Women's involvement in the experimental and avant-garde cinema started in the early twentieth century, although it was limited due to the constraints of the social conventions of this period.[2] It was only after the war when women became actively involved in this cinematic genre. Germaine Dulac was a leading member of the French avant-garde film movement after World War I.[15] There is also the case of Maya Deren's visionary films, which belonged to the classics of experimental cinema and focused on the North-American avant-garde.[16] The contemporaneous trend did not oppose the female filmmakers' entry into avant-garde filmmaking although, in its early years, they did not receive as much critical acclaim as their male counterparts.[2]

Shirley Clarke was a leading figure of the independent American film scene in New York in the fifties.[17] Her work is unusual, insofar as she directed outstanding experimental and feature films as well as documentaries. Joyce Wieland was a Canadian experimental film maker. The National Film Board of Canada allowed many women to produce non-commercial animation films. In Europe women artists like Valie Export were among the first to explore the artistic and political potential of videos.

Impact on society[edit]

Impact of second-wave feminism[edit]

In the late sixties, when the second wave of feminism started, the New Left was at its height. Both movements strongly opposed the 'dominant cinema', i.e. Hollywood and male European bourgeois auteur cinema. Hollywood was accused of furthering oppression by disseminating sexist, racist and imperialist stereotypes. Women participated in mixed new collectives like Newsreel, but they also formed their own film groups. Early feminist films often focused on personal experiences. A first masterpiece was Wanda by Barbara Loden, one of the most poignant portraits of alienation ever made.[18]

Second-wave feminism would reveal itself in different forms in films in the latter part of the 20th century such as with the idea of "sisterhoods" in movies, a good example of which is Steel Magnolias in 1989.[19] Other concepts of second-wave feminism in films involved women's oppression and the difficulty in identifying with the idea of femininity. During this time, feminism in movies would also be represented as a counter-cinema[20] whereby filmmakers would attempt to intentionally deconstruct the model of the classical film. This style of feminist counter-cinema can be seen in the works of artists such as Sally Potter's Thriller in 1979.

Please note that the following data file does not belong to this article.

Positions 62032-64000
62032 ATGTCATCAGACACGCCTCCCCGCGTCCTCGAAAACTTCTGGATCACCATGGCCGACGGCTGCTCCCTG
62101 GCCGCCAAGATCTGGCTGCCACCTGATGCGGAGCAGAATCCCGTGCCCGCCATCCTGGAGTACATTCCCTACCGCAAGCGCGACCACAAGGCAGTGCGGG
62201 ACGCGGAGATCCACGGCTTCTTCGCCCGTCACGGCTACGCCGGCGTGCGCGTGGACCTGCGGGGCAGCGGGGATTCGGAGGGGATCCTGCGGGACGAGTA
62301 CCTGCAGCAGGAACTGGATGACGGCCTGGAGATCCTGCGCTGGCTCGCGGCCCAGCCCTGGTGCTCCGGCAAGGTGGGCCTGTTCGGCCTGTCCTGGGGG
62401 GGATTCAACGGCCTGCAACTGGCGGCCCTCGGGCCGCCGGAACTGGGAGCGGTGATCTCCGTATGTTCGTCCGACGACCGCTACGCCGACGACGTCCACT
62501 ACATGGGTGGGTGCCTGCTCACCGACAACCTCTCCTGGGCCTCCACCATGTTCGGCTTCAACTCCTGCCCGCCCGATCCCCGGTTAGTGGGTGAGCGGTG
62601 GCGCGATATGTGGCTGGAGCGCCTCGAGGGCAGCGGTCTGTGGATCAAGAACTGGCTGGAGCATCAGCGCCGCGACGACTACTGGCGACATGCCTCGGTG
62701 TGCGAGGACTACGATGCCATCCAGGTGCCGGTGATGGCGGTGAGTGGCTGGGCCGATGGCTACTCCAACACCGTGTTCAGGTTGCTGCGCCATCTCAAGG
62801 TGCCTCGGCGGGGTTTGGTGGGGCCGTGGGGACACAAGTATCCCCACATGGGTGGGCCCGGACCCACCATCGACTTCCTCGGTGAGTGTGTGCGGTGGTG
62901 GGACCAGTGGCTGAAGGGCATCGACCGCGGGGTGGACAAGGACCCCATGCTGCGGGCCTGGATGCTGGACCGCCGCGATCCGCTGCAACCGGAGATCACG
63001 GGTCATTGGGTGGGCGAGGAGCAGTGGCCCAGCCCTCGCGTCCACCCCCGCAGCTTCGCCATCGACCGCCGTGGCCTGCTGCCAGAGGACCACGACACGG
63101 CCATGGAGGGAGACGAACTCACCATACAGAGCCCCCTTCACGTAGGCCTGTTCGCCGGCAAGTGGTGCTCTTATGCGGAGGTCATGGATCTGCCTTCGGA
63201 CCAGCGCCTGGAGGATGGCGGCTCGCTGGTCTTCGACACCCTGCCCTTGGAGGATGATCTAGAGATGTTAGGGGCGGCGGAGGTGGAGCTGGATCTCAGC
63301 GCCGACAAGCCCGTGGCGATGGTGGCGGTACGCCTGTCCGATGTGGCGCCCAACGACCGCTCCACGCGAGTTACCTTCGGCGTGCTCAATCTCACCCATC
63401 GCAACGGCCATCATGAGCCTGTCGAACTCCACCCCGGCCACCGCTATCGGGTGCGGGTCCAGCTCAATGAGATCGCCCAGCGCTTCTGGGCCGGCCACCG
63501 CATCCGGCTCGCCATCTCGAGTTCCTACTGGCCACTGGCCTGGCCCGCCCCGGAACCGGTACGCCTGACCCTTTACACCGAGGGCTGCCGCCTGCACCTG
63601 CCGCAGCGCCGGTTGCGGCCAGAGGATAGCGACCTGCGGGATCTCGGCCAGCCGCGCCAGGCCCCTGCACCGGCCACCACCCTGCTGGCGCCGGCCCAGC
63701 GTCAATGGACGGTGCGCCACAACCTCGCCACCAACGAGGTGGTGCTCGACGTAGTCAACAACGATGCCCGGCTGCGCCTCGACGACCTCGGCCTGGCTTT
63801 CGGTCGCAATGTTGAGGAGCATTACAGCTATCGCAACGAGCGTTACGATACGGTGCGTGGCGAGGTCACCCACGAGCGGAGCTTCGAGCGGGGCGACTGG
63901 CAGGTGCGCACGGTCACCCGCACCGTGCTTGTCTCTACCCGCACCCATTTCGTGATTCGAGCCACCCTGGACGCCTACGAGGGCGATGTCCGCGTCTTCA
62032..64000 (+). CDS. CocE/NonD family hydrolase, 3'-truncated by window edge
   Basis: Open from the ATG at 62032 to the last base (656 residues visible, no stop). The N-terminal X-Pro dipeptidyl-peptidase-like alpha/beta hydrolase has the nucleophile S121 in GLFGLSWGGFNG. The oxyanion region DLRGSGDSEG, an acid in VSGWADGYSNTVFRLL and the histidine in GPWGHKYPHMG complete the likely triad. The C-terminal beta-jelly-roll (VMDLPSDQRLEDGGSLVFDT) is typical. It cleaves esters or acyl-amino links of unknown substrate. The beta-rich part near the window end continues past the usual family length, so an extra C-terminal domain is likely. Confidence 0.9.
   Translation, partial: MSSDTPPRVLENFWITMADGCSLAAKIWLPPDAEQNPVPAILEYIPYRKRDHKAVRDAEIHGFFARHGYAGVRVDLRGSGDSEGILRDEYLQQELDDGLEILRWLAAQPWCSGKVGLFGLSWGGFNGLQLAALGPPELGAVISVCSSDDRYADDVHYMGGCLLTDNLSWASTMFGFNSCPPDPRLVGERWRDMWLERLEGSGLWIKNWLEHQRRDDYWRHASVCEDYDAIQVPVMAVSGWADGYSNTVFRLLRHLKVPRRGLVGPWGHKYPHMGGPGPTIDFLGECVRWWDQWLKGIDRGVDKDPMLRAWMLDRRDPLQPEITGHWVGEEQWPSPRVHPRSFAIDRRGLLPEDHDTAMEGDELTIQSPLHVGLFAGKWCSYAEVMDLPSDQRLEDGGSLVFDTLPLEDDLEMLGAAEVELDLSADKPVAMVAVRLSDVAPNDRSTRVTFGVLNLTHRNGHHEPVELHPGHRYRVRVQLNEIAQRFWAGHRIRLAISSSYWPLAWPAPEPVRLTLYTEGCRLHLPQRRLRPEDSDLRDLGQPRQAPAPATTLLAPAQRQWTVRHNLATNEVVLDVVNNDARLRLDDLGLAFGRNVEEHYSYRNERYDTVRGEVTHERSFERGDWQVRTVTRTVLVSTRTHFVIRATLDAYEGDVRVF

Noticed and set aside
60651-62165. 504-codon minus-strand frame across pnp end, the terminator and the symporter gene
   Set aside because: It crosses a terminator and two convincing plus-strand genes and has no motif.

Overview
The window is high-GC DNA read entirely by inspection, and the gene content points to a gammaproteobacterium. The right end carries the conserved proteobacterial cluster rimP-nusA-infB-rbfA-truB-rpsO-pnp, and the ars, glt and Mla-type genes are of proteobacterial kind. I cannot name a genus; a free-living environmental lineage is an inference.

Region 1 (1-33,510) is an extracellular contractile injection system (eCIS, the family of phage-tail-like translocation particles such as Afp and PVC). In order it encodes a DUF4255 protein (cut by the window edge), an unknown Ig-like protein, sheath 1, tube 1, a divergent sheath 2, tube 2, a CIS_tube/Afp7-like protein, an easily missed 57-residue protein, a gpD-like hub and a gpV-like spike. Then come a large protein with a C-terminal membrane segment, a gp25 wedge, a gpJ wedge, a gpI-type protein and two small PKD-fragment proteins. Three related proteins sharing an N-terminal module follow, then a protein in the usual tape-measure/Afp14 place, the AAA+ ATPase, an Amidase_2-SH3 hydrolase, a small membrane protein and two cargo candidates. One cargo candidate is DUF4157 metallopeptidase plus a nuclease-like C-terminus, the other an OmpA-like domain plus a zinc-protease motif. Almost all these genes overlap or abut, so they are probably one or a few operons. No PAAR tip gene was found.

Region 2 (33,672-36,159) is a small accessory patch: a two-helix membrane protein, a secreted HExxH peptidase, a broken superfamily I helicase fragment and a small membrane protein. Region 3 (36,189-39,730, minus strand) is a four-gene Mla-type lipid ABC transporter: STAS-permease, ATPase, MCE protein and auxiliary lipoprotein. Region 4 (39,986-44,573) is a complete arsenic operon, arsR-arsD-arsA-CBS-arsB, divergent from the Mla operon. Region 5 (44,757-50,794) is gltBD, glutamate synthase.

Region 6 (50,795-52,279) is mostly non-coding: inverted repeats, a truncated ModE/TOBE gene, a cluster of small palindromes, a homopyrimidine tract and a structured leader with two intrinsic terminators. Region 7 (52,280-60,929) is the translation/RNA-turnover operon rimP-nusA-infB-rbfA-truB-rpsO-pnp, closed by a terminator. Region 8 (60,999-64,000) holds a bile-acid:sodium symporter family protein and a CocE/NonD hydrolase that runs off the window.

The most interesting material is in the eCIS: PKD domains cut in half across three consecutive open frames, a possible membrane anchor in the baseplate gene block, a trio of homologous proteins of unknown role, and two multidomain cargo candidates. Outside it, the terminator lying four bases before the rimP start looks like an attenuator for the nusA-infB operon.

Representing sexuality[edit]

Resisting the oppression of female sexuality was one of the core goals of second-wave feminism. Abortion was still very controversial in many western societies and feminists opposed the control of the state and the church. Exploring female sexuality took many forms: focusing on long-time censured forms of sexuality (lesbianism, sado-masochism) or showing heterosexuality from a woman's point of view. Birgit Hein, Elfi Mikesch, Nelly Kaplan, Catherine Breillat and Barbara Hammer are some of the directors to be remembered.

A film notable for its empathic portrayal of sex work is Lizzie Borden's Working Girls (1986). Molly, a white lesbian in a stable mixed-race relationship, is a Yale-educated photographer who has chosen to augment her income through sex work in a low-key urban brothel. We accompany Molly on what turns out to be her last day on the job, understanding her professional interactions with her "johns" through her perspective, a completely original point of view, since, until Borden's film, sex workers had largely been depicted stereotypically. The story's sympathetic, well-rounded character and situation humanizes sex work, and the film itself combats the anti-pornography stance touted by many second-wave feminists, which Borden rejects as repressive.[21]

Typically women are portrayed as dependent on other characters, over-emotional, and confined to low status jobs when compared to enterprising and ambitious male characters (Bussey & Bandura, 1999). Women in cinema are grossly misrepresented and definitely under represented. The roles that men play are the superhero, the wealthy business man or the all-powerful villain. When it comes to the roles females play they tend to be the housewife, the woman who can't obtain a man, the slut, or the secretary. The true comparison is masculinity versus femininity. The Bechdel test for film is a type of litmus test that examines the representation of women in media. The 3 factors tested are: 1. Are there at least 2 women in the film who have names? 2. Do those women talk to each other? 3. Do they talk to each other about something other than a man? (Sharma & Sender, 2014). Many roles that are given to women make them either dependent on the male counterpart or limits their role. Another characteristic of their role placement is that women are twice as likely to have a life-related role rather than a work-related role. Hollywood rarely chooses to have women be the all-powerful boss or to even have a successful career. There have been some examples that break this norm, such as The Proposal or I Don't Know How She Does It. Even in these two films, the male counterpart is a strong role and in both the female lead is reliant on both actors for the storyline. Women do not stand on their own in movies and rarely are the center of attention without a male being there to steal the limelight. Some roles that have been portrayed in recent films have worked against this norm, such as Katniss in Hunger Games and Furiosa in Mad Max: Fury Road. These roles break the norm, as women typically are portrayed as dependent on other characters, over-emotional, and confined to low-status jobs compared to enterprising and ambitious male characters (Bussey & Bandura, 1999). Women in cinema are grossly misrepresented and underrepresented.[22]